The application of AI in radiology sees benefits, pitfalls

After his uncle died in 2018 from terminal lung cancer, Pelu Tran determined that artificial intelligence could make a difference, potentially helping doctors detect cancer earlier when scan images and avoid delaying important treatment.

Tran, an entrepreneur who studies both medicine and engineering at Stanford University, discovered that there are eight different companies whose AI applications have been approved by the Food and Drug Administration. your uncle’s lung cancer if they were used.

His desire to prevent missed diagnoses in the future and protect patients from medical error informs the mission of the technology company he co-founded, Ferrum Health, to help systems health systems implementing AI.

“Most diagnostic decisions today are made without the help of any kind of artificial intelligence, and that’s something we realized needs to change,” Tran said.

AI is used more often in radiology than any other specialty, with uses ranging from appointment scheduling and grading exams to diagnostics using imaging technology. In some cases, AI can be used to improve image acquisition, allowing for faster MRI scans and clearer, higher quality images, saving money and making it easier for patients. core. Machine learning technology is often touted as a way to save time and improve diagnostic qualityalthough some argue that AI is not worth the investment amid concerns about the potential for inaccuracies and bias.

“The promise of AI and many of the things we have at our disposal is the ability to move from a primarily retrospective approach to safety to a prospective approach to safety where we can anticipate failure and harm in advance. when it happens, then take action and reduce those possibilities in the future,” said Dr. Kedar Mate, president and CEO of the Institute for Health Improvement.

There are 392 AI and machine learning devices used in radiology FDA approved as of 2022, followed by 57 cardiovascular devices and 15 hematology devices.

According to a 2021 poll conducted by the Data Science Institute of the American College of Radiologists, nearly a third of radiologists are using AI in imaging, and 20% of practices say they plan to invest in it. invest in AI tools over the next 5 years.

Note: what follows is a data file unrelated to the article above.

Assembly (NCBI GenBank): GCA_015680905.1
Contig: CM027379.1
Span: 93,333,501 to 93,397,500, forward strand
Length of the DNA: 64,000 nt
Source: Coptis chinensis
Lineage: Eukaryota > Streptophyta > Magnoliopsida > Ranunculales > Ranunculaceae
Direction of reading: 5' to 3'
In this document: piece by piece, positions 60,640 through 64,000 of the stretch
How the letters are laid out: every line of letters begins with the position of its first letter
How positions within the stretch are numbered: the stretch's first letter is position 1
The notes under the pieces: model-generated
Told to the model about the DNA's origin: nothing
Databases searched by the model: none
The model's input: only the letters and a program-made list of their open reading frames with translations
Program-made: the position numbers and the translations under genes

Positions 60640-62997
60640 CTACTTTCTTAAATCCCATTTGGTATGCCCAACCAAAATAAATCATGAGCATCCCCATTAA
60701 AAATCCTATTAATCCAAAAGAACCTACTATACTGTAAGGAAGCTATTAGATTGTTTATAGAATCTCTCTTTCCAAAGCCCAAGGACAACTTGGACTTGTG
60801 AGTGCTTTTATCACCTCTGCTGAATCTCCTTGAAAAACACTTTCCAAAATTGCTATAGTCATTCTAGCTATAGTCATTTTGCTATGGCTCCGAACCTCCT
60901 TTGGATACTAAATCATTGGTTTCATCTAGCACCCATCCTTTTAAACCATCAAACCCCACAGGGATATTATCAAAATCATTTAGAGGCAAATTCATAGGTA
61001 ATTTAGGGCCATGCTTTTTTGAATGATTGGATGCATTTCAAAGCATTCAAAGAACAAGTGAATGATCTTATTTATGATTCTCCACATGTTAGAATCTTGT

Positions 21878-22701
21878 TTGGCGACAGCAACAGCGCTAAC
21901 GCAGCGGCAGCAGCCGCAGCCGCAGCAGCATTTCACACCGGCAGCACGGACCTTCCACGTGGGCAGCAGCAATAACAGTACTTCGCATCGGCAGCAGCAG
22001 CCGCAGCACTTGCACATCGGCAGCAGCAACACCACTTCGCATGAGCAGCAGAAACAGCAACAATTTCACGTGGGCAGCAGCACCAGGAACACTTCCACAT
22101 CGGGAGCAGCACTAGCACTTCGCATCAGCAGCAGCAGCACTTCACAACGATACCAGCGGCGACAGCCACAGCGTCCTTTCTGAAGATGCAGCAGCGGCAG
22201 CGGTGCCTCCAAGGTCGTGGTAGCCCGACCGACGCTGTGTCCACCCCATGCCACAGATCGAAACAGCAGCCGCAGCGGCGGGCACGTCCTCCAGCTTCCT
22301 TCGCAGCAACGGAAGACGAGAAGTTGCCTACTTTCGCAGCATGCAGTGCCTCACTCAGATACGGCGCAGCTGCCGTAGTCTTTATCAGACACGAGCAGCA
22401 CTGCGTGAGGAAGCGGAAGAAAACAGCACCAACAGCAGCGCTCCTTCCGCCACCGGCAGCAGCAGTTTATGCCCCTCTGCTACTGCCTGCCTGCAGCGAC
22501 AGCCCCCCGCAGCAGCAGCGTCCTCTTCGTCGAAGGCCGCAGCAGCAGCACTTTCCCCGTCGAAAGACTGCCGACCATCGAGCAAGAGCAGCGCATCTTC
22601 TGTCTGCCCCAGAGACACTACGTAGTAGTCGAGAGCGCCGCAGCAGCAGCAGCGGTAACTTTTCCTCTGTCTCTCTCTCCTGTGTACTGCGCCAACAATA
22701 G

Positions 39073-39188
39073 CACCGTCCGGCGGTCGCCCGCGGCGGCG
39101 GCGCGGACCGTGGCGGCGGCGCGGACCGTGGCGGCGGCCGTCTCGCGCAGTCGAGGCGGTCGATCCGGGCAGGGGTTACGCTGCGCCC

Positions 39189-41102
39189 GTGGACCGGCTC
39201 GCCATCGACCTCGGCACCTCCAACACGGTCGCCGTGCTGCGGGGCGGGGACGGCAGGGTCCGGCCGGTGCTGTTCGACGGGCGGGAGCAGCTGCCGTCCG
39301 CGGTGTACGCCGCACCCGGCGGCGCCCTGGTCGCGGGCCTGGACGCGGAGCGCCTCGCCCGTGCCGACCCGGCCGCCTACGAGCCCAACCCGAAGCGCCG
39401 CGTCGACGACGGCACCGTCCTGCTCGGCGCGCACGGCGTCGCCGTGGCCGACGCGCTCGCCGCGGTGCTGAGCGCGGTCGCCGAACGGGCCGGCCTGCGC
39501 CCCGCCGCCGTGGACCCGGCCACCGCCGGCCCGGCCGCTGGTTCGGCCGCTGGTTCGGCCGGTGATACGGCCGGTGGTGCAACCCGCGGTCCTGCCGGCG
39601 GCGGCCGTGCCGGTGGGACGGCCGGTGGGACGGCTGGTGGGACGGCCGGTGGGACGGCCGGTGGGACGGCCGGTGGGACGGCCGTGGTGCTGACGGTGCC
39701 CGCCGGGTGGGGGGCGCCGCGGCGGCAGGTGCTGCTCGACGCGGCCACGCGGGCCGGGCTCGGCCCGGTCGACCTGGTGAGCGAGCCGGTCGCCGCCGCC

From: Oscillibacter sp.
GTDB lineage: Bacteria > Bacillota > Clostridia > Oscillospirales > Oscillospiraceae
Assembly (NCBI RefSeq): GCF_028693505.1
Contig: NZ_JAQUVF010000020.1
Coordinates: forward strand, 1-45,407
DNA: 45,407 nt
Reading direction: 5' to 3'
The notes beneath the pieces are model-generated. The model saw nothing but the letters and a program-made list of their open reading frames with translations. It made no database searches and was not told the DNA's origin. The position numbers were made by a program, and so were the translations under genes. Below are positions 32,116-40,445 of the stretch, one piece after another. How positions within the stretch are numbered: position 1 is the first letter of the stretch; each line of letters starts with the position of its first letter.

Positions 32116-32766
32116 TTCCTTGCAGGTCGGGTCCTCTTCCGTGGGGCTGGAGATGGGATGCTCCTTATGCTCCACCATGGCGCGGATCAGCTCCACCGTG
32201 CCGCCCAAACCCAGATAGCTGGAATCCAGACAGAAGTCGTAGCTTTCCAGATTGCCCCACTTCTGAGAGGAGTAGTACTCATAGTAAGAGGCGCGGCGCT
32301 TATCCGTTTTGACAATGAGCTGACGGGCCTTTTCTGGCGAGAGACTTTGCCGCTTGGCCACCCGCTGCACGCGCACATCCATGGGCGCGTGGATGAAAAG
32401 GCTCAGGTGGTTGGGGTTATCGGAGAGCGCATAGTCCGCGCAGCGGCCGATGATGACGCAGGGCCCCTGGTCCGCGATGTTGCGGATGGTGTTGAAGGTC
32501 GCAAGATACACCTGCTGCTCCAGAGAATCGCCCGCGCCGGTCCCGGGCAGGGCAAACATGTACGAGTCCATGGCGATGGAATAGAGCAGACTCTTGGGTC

Interest in AI comes as the field of radiology faces labor problems. According to the Association of American Medical Colleges, there is expected to be a shortage of up to 42,000 specialists, including radiologists, by 2033. That opens the door for more AI usage. .

Breast cancer imaging is one area in radiology where innovations in AI will likely be deployed first, largely due to the Radiography Quality Standards Act. Passed in 1992, this act was created to ensure that women have access to high-quality, uniform mammography facilities for the early detection of breast cancer that are accredited, certified by FDA and regularly tested.

There is now a team working on AI’s ability to detect breast cancer earlier and perform accurate diagnostic interpretations using use of imaging results while screening an increasing number of CT patients.

While the effectiveness and accuracy of machine learning technologies vary by use case and manufacturer, numerous studies show that algorithms can perform similarly to radiologists.

According to a NYU Langone Health study of 288,767 ultrasound exams performed from 143,203 women treated at NYU Langone hospitals, an AI tool improved doctors’ ability to accurately identify breast cancer. radiologists by 37% and reduced by 27% the number of biopsies needed to confirm a suspected tumor. between 2012 and 2018.

A 2022 report by the Norwegian Cancer Registry found that an AI system was able to accurately predict high breast cancer risk for 87.6% of 752 breast cancer cases detected in a single year. screening process. The study gathered from nearly 123,000 examinations performed on more than 47,000 women at four BreastScreen Norway participating facilities.

Newer AI systems used for a variety of purposes have the potential to enhance older computed tomography systems by processing CT images faster with better resolution and reduced amount of time needed for CT scans, reducing the patient’s radiation exposure.

However, the technology has its downsides and is a way to work independently of doctors, Morris said.